Setting Up a Large Aquarium


Nature has a great formula for taking care of itself.
In order to enjoy a healthy and beautiful Aquarium, the first rule is to understand life’s basic cycle and what keeps your fish happy and healthy. How To Set up a large Aquarium?

  • Assemble & level Stand & Tank
  • Fill tank with gravel & H20
  • Add Heater & Filter
  • Rinse Decorations & add to the tank
  • Cycle Tank (6-8 weeks) Using live Nitrifying Bacteria
    Establish Bacteria Population
  • Test for NH3 & No2 levels to be 0 & Ph 6.5-7.5
  • Introduce Fish
  • Add Proper amount of Food & Oxygen & Test weekly

Size up your equipment based on the amount and type of fish you are going to keep. The type filters, equipment and buy a quality test kit. If you don’t know then the guy you bought the fish can help. Here’s how to start set-up.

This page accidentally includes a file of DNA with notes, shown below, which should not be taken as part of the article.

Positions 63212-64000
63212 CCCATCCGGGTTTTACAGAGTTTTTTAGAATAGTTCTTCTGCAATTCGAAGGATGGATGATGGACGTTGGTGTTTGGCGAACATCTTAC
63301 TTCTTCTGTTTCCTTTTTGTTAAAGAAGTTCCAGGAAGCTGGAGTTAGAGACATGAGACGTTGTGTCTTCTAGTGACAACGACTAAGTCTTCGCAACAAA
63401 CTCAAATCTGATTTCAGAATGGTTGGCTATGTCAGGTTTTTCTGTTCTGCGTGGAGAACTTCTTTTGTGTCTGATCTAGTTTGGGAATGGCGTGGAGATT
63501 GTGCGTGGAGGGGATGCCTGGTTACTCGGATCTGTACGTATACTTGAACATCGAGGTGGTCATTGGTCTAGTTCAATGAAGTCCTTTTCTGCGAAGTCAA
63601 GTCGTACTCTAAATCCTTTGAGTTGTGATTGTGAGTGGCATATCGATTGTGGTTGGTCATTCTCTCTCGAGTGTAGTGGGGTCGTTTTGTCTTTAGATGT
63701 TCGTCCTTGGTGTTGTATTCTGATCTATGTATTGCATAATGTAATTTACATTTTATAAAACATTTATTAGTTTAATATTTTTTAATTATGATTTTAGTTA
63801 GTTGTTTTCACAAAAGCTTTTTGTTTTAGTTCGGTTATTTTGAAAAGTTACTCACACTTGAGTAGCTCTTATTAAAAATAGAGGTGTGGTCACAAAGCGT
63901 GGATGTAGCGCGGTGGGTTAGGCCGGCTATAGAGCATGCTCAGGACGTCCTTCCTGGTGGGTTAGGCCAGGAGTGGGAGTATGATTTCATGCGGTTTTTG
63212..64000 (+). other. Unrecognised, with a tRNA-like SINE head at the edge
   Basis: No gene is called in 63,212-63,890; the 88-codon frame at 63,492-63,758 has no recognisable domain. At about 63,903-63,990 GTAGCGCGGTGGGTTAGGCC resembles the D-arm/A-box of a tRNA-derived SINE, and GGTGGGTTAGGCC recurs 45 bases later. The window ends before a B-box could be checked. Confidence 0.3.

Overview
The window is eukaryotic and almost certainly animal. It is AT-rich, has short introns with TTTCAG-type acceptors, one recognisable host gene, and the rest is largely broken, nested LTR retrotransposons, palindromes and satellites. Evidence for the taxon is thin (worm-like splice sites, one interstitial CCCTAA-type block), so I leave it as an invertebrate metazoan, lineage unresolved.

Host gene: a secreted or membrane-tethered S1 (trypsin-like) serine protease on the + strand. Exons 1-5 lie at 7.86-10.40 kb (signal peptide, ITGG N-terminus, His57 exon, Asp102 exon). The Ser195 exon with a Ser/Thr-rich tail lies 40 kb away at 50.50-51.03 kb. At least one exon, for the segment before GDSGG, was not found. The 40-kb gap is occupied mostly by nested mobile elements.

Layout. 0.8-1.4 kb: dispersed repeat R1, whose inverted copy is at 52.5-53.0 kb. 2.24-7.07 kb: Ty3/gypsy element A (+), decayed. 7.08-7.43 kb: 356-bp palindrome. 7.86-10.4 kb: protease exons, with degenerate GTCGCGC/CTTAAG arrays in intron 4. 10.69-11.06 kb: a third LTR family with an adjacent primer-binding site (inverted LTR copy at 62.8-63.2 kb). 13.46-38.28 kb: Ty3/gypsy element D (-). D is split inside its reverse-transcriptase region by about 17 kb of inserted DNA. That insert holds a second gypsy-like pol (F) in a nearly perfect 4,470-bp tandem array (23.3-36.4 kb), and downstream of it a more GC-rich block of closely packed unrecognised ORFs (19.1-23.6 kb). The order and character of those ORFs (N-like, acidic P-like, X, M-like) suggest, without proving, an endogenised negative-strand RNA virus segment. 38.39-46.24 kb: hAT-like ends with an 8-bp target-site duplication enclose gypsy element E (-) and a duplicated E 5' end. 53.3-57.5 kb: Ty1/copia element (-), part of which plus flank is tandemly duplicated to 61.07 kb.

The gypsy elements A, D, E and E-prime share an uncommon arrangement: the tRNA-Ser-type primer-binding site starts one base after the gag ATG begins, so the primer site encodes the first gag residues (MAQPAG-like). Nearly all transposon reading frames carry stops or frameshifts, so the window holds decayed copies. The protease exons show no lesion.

How to Cycle a Fish Tank Fast

 

Aerating the tank will remove chlorine in the water. All tap water has forms of chlorine in it that are used by city and municipal water companies to treat drinking water. The only way around this is a home water filter that will remove the chlorine. If you have a faucet, countertop, or a gravity water filter you can dechlorinate the Tap water instantly for your tank.

Fish aquariums are biological Ecosystems that cannot contain chlorine.  A carbon block inexpensive water treatment filter will remove the chlorine.  If you don’t have one then you need to pre-treat your tank water by aerating the contents with a pump that most likely came with your came with your Aquarium. Do this for 24 hrs. or and then test it. Buy a test kit from the Aquarium store. This will be a valuable tool for starting and operating your fish tank.